Deftly assembled by curator Timothy Prus, the show was a gloriously eclectic jamboree that displayed all manner of photography's styles, periods and ends. Spanning works from 1850 to the present day by both anonymous and name photographers including Gustave Le Gray, Robert Frank, Bertha Jaques, Josef Sudek and Willi Ruge, and arranged in sections according to themes of earth, fire, air, water and ether, 'Collected Shadows' was richly satisfying and undoubtedly the most talked about booth at the fair.
Below is a video interview (produced by The Art Newspaper), the first half of which features Prus discussing how the archive has grown and the ideas behind the installation. It's a revealing, albeit brief, insight into the quirky mind of the collector known for his penchant for photographic oddities of the past. He is clearly as fascinated by the magic of photography as he is by the mysteries of life. After all, the collecting style is freighted with an acute awareness of the tendency for people to crow over the misery of others and the role images play within that.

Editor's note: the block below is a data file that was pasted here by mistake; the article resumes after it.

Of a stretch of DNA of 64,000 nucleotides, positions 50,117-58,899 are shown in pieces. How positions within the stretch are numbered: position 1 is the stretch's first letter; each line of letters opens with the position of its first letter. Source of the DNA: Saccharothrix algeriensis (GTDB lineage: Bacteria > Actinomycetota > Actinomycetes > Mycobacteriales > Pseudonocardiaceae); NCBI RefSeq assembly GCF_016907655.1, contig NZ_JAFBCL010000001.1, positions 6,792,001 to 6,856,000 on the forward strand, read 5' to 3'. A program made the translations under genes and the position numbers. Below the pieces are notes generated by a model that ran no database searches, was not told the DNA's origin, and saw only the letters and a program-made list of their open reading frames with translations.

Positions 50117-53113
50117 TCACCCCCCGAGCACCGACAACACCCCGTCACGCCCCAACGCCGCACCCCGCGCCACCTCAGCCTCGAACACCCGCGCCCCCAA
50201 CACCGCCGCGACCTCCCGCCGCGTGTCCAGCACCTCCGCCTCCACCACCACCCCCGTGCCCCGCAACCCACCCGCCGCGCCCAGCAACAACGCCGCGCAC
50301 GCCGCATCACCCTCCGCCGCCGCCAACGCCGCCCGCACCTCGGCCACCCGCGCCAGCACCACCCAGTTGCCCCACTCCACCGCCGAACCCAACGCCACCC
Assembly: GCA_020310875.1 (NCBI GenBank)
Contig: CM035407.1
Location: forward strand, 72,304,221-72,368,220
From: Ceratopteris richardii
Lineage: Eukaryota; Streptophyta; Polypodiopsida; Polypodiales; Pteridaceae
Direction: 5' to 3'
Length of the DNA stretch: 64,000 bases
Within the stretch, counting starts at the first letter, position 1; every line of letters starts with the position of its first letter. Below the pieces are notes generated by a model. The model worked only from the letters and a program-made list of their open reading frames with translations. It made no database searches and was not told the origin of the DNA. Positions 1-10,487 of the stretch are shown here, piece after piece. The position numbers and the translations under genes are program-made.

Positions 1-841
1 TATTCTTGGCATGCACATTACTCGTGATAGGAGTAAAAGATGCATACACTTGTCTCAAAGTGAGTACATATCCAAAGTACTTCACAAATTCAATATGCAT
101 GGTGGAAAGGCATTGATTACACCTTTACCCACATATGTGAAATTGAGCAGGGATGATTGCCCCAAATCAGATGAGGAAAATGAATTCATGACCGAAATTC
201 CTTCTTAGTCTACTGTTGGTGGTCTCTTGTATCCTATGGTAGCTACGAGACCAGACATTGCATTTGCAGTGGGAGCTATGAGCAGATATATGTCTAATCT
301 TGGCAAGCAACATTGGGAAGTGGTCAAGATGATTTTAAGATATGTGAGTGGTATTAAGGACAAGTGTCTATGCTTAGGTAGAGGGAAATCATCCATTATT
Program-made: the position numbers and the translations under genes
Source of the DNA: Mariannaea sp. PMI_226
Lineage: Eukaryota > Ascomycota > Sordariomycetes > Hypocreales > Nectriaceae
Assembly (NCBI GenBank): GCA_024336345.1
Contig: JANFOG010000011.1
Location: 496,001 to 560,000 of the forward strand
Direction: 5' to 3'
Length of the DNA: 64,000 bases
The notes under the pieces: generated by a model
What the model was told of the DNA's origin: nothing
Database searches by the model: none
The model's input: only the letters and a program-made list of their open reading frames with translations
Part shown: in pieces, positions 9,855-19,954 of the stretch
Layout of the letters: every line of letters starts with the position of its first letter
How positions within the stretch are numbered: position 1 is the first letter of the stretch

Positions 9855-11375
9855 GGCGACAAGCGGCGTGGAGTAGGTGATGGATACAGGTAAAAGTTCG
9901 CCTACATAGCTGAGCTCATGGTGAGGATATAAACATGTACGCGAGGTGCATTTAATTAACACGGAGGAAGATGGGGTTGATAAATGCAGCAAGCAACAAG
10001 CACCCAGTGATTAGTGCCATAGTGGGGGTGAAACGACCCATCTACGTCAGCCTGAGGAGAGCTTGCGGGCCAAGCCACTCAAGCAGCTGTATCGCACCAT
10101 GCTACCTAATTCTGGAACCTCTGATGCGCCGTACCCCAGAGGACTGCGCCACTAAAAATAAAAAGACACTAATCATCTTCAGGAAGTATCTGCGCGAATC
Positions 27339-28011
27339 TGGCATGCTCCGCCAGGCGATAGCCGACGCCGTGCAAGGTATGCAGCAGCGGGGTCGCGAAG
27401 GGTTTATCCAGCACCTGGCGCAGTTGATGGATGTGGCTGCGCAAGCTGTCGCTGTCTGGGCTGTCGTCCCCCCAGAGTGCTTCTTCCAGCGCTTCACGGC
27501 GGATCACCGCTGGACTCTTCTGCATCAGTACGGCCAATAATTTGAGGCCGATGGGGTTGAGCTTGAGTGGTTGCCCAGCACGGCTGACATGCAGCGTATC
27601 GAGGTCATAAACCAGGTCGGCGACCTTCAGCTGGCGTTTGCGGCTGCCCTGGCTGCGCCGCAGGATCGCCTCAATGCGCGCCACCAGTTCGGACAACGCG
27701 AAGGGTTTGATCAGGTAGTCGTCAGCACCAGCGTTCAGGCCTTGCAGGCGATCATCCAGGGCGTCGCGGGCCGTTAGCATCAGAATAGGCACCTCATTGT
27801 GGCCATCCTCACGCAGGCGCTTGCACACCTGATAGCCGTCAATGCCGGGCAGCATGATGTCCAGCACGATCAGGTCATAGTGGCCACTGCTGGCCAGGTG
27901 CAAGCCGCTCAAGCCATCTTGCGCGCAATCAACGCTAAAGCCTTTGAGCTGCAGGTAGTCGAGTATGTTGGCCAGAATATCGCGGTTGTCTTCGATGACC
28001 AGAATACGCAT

Paris Photo 2012 Private Collection - ARCHIVE OF MODERN CONFLICT - JPMORGAN CHASE ART COLLECTION from Paris Photo on Vimeo.
The jewel in the crown of the exhibition was the new Bruce Gilden portraits, odd-looking sitters shot mostly on Brick Lane in London, that were hung on the outer wall of the booth. Each photograph was ingeniously paired alongside a historical work such as a wax-paper negative from 1858 showing the garden of a private house in Tehran, for example. Both images on their own were extraordinary, but their combination proved an intoxicating mix.
For those wishing to discover more, the Archive of Modern Conflict has an online shop for its books where you can browse titles from the likes of Stephen Gill and Larry Towell as well as their own fabulous journals. The latest, issue 4, comprises photographs from 'Collected Shadows'. Check out the slideshow of sample images here.